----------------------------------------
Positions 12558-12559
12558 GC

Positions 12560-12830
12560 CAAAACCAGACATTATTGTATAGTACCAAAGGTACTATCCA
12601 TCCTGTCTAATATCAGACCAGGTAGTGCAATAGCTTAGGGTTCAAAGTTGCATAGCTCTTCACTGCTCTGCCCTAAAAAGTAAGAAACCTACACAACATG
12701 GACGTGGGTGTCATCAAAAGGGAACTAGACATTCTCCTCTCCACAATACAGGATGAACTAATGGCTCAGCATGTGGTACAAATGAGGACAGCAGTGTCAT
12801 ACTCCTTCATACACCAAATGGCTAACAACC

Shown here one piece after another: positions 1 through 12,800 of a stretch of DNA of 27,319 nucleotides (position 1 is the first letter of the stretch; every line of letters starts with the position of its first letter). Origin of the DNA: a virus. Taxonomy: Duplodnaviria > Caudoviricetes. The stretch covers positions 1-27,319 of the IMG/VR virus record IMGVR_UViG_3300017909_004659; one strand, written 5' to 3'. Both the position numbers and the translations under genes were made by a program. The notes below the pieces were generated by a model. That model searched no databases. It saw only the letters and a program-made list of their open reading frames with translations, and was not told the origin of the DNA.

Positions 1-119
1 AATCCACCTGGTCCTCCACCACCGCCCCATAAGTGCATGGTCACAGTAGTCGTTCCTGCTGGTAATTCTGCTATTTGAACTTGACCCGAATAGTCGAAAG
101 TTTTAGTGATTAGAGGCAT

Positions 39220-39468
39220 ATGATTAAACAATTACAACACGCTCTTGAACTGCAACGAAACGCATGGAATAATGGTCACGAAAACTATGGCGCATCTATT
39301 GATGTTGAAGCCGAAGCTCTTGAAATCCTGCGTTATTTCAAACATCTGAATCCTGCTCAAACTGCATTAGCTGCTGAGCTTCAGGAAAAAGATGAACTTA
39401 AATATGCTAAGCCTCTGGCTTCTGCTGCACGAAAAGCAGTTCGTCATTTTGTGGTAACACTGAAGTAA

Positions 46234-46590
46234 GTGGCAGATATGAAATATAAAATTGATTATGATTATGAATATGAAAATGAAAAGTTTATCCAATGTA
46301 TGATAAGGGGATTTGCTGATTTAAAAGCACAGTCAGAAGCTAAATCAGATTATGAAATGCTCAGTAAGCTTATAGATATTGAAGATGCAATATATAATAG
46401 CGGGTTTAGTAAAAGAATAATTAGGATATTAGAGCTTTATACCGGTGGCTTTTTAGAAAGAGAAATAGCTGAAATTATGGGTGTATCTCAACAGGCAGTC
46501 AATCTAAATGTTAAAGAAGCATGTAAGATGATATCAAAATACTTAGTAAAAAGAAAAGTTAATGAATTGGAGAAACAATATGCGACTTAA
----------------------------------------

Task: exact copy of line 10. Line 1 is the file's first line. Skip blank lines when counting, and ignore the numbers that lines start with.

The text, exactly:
1 AATCCACCTGGTCCTCCACCACCGCCCCATAAGTGCATGGTCACAGTAGTCGTTCCTGCTGGTAATTCTGCTATTTGAACTTGACCCGAATAGTCGAAAG